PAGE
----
Methodism, America’s third-largest religious denomination, eagerly embraced the Social Gospel nearly a hundred years ago. It supported labor unions, civil rights, and a moderate welfare state. By the 1960’s, the church was supporting Third World revolutions and abortion rights, while opposing school prayer and U.S. military defense efforts. Not surprisingly, Methodist theology became as wacky as its politics. About 20 percent of the church’s membership responded by leaving; by the 1970’s, what had been the nation’s largest Protestant denomination was surpassed by the conservative Southern Baptists.

The march to the left may have been halted at this year’s meeting of the church’s governing general conference, held in May in Cleveland. For 28 years, the denomination has been debating homosexuality at general conferences, which meet every four years. Although the church consistently has rejected “gay” clergy and same-sex unions, the liberals who control the church bureaucracy have long believed that time was their ally, they assumed the church would inevitably follow the secular culture, as it has on so many other issues.

But the window of opportunity may have closed for the homosexual cause within the United Methodist Church. At least two-thirds of the nearly 1,000 delegates at this year’s conference resolutely rejected any compromise on its teachings on sexuality. Clergy who profess their homosexuality or conduct same-sex ceremonies will face the prospect of church trials or other disciplinary action.

The next general conference may be even worse for their cause. The church voted to reapportion its delegates for future conferences; the liberal Northeast and West Coast, where membership has drastically declined, will lose delegates. At the next general conference in 2004, a majority of delegates will come from the more conservative Southern and overseas churches.

The reapportionment, along with the increasing political strength of conservative “renewal groups” within the church, will also affect issues other than sexuality. This year’s general conference condemned partial-birth abortion (Methodist leaders had previously been uncompromisingly pro-choice); abandoned the church’s pacifist stance in favor of just-war theory; supported voluntary school prayer (which church leaders have traditionally opposed); and elected three solid conservatives to fill five vacancies on the denomination’s highest church court.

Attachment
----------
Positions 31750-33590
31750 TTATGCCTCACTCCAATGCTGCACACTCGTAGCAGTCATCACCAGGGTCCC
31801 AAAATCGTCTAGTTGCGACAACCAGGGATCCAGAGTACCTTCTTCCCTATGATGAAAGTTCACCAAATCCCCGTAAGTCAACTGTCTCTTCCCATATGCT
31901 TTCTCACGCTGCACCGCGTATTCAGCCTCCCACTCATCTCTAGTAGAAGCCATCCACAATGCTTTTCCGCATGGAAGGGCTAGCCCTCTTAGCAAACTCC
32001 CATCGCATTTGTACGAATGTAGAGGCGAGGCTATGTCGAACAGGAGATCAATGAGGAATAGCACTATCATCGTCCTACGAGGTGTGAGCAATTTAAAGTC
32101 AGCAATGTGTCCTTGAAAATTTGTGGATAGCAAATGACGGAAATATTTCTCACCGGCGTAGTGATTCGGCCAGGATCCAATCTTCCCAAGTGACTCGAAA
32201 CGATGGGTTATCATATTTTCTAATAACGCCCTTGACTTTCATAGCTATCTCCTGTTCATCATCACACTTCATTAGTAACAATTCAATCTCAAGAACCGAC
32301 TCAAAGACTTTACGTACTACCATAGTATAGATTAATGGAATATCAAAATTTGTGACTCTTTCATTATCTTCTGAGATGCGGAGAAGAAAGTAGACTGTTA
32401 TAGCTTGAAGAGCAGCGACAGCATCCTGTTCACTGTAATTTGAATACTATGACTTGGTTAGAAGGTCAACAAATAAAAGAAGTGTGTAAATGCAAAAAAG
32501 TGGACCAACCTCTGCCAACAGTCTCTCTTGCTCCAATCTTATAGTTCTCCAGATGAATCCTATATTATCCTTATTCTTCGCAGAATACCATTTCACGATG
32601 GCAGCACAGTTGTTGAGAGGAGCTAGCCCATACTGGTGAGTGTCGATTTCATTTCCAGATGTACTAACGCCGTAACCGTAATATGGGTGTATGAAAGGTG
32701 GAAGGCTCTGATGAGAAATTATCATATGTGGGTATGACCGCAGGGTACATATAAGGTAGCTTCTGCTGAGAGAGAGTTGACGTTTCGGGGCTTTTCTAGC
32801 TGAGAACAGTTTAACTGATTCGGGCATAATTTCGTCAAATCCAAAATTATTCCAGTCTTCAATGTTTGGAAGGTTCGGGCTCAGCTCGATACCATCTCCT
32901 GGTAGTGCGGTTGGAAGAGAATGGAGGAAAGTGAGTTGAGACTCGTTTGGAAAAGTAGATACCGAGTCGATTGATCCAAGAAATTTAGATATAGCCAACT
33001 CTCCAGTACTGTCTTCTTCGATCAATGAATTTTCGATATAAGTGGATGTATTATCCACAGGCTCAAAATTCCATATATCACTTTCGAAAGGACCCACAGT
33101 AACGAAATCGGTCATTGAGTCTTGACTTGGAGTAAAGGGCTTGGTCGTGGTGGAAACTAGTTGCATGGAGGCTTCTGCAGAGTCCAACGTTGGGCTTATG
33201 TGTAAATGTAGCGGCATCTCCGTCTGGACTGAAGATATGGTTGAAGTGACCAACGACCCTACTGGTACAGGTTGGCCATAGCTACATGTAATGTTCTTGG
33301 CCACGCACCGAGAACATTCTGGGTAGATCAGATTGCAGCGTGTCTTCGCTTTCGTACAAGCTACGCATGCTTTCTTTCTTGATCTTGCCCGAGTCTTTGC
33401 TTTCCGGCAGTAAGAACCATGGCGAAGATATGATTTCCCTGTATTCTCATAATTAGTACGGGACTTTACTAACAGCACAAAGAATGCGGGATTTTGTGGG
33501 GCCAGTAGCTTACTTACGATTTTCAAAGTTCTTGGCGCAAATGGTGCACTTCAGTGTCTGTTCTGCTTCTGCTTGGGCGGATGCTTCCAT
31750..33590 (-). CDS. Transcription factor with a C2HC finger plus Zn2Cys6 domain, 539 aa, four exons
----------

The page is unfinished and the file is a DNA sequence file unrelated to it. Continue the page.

The delegates also voted to join with evangelicals and Catholics to pray for persecuted Christians around the world, despite warnings from some church liberals that die “Day of Prayer for the Persecuted Church” was a ploy of the “religious right.” And the delegates resolved to seek observer status with the National Association of Evangelicals and the World Evangelical Fellowship, both of which were once dismissed or ignored by mainline Protestants. The delegates at the conference were signaling that, after nearly a century, the era of unquestioned liberal domination in mainline Protestant churches is ending. “We who are liberals shouldn’t pretend we’re in the majority,” Methodist Bishop Roy Sano of Los Angeles acknowledged last year. “We’re no longer mainline. We’re sideline. Evangelicals are in the majority.”

Demographically, liberal piety is not faring well. The United Methodist Church, like most mainline denominations, has been losing membership for 35 years. But the fastest rate of decline has been in the church’s most liberal precincts, such as Bishop Sano’s Southern California region. Virginia now has more Methodists than all of California, and Georgia has more Methodists than the West Coast and Rocky Mountain states combined. Some Deep South regions have actually experienced church membership growth, while the overseas churches number over 2.5 million members. (There are 8.4 million United Methodists in the United States.)